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What could you do with 49,000 x86 16-core processors?
lexipixel




msg:4386684
 1:15 pm on Nov 14, 2011 (gmt 0)

Cray to use AMD's new 16-core chip to build an 11.5 petaflop supercomputer for science

This system, which will be capable of a peak performance of 11.5 petaflops when it is completed next year, will be built with 49,000 processors from Advanced Micro Devices, Cray said in its announcement Monday. A petaflop equals one quadrillion floating point operations per second.

[computerworld.com...]


Kinda puts new meaning in those "I'm a PC" t.v. ads.

 

J_RaD




msg:4386707
 2:10 pm on Nov 14, 2011 (gmt 0)

AMD Opertons.... good choice! :-)

rocknbil




msg:4386810
 5:33 pm on Nov 14, 2011 (gmt 0)

Maybe now they can solve pi. :-P

Marshall




msg:4386863
 7:43 pm on Nov 14, 2011 (gmt 0)

Maybe they'll finally figure out how to make a really good cup of coffee. :)

incrediBILL




msg:4386882
 9:14 pm on Nov 14, 2011 (gmt 0)

IBM's Watson could probably use some horsepower like that to play a better game of Jeopardy!

TBH, in this day and age I'm shocked desktop computers aren't built like legos so when you need more computing power or memory you just snap in a new module, not replace the whole damn thing.

lucy24




msg:4386940
 11:37 pm on Nov 14, 2011 (gmt 0)

! Accelerators !

I'd forgotten there was such a thing until you said "more computing power" and I remember squeezing a few more years out of my SE with the aid of the old TransWarp accelerator. They never did come out with the extra doodad that would have let me upgrade the RAM, though. 4MB and no higher, from a starting 1MB.

lexipixel




msg:4387010
 3:54 am on Nov 15, 2011 (gmt 0)

upgrade the RAM, though. 4MB and no higher, from a starting 1MB.


I remember when the big leap was going from a max. of 512k to 640k "fully addressable" RAM, (and even then a lot of software could not recognize the 128k of "high-RAM" address space).

Right now I'm looking over my shoulder at my little "museum" that includes XT, 286, 386 and 486 machines.

I'm sure everyone here knows the story behind the name "Pentium", (and why Intel never released it as the 80586)... thanks to AMD.

Funny thing, I've never owned a single AMD based machine -- I always felt they were cheap clones of Intel chips and the first few years there were serious overheating problems. I guess we can thank AMD for keeping PC prices reasonable -- I remember some early Pentium processor upgrades costing $800-$1000 or more just for the chip.

J_RaD




msg:4387143
 1:58 pm on Nov 15, 2011 (gmt 0)


TBH, in this day and age I'm shocked desktop computers aren't built like legos so when you need more computing power or memory you just snap in a new module, not replace the whole damn thing.


you can sort of do that if you purchase all your parts with upgrades in mind. I purchased my AM3 mobo with the ability to go from a simple dual core all the way to a 6 core with full support on DDR3. AMD is good about not porking you on upgrades by switching sockets and telling you to suck it.


I remember some early Pentium processor upgrades costing $800-$1000 or more just for the chip.


i remember...... wait, yep its still exactly like that for intel chips. hahaah


I stick with AMD, might not be as fast but they are a good value and I can keep on upgrading for much longer.


I always felt they were cheap clones of Intel chips


you sure you aren't remembering cyrix or winchips?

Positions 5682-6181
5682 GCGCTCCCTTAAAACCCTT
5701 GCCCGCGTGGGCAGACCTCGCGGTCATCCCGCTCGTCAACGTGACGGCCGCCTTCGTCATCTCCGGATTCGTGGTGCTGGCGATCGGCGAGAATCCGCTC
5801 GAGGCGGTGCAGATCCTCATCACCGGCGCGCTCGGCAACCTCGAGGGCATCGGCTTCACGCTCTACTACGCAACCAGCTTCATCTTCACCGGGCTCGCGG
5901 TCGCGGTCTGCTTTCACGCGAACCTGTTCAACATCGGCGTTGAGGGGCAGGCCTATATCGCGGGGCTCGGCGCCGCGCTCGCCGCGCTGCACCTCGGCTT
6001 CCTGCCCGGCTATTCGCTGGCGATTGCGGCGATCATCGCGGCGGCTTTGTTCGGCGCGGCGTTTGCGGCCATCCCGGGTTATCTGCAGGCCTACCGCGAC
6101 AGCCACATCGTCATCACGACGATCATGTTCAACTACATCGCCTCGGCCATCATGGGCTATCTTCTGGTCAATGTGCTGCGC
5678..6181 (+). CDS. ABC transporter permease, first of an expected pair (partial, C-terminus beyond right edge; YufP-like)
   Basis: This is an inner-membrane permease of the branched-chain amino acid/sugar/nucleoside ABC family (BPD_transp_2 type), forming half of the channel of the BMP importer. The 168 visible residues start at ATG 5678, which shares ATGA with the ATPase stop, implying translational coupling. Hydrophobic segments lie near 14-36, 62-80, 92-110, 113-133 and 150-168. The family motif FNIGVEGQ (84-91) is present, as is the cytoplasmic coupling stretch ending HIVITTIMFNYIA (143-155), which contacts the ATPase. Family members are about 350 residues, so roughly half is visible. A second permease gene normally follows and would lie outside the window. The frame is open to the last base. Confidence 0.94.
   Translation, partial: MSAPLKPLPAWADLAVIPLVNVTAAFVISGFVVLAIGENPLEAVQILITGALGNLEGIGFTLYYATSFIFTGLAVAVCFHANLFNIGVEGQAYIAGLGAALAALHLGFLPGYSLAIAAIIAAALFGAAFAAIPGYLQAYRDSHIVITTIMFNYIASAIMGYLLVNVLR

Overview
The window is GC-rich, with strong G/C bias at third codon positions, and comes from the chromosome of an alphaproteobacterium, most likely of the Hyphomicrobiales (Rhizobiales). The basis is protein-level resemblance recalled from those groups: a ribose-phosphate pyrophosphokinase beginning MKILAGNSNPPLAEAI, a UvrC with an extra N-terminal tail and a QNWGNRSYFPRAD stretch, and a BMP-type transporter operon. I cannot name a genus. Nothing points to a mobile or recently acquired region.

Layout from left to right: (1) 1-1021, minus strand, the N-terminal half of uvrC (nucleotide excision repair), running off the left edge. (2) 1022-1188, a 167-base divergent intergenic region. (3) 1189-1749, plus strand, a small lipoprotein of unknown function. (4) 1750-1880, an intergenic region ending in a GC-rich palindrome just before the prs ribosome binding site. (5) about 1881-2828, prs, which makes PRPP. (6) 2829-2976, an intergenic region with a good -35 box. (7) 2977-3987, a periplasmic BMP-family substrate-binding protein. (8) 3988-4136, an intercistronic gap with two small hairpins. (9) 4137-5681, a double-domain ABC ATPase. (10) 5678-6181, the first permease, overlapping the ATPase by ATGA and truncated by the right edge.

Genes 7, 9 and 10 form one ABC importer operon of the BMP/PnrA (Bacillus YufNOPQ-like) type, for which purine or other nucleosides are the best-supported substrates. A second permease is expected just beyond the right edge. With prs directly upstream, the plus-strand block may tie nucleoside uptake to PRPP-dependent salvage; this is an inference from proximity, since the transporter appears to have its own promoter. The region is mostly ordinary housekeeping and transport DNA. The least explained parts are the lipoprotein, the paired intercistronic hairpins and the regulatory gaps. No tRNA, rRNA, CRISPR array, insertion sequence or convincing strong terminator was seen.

those were the cheap-o knock offs.

lexipixel




msg:4387219
 4:34 pm on Nov 15, 2011 (gmt 0)

I'm shocked desktop computers aren't built like legos


A good friend once said, "Multi-tasking is best done with multiple computers". I still agree. The cost for hardware and the modern plug n' play nature of networking make it reasonable to just add another machine if you need to do (a lot of) more than one thing at a time. No matter what they call it, "multi-tasking" inside one case will always share some resources which will affect something else you're trying to do on that same box.

you sure you aren't remembering cyrix or winchips?


No, early AMD chips had heat problems.

"Unfortunatly AMD were never able to overcome the K5's heat problem and so had to resort to the same P Rating that Cyrix was using with the 6x86."
- [zen26266.zen.co.uk...]

"In my initial experience, the older PR75, PR90 and PR100 K5 CPUs are not great fellows for overclocking. Most of the time, the system would remain dead after moving up only one step and these versions share the same serious heat problem with the 6x86."
- [tomshardware.com...]

...more stories of AMD heat problems are easily found.

J_RaD




msg:4387235
 5:10 pm on Nov 15, 2011 (gmt 0)

yes i do remember AMDs little fireball processors but they worked that out in a few years then intels processors started taking the fire breathing crown when they started getting into the P4s.

heat issues or not they weren't junk chips like the ones I mentioned. You can't really use overclocking as a rule as its not really designed to do that.. esp in the 90's.... if you did you could say the intel celeron rules the roost hahaah.

lexipixel




msg:4387340
 8:34 pm on Nov 15, 2011 (gmt 0)

overclocking


Citing the basic rules of physics and engineering, I've never bought the "overclocking" concept. I've also never tried to put a 396ci Chevy big block into a Corvair -- but I've heard of people who've done that too.

J_RaD




msg:4387364
 9:32 pm on Nov 15, 2011 (gmt 0)

well back then you couldn't buy an unlocked processor, now they sell them and encourage doing so.

try overclocking a new locked processor and you'll run into the same stuff you did back then.... you'll get a little extra juice then it craps itself.

incrediBILL




msg:4387438
 1:23 am on Nov 16, 2011 (gmt 0)

Back in the 80s I overclocked a mother board to 2Mhz so it would run the faster 2Mhz Z80 chip but never overclocked the chip itself ;)

lucy24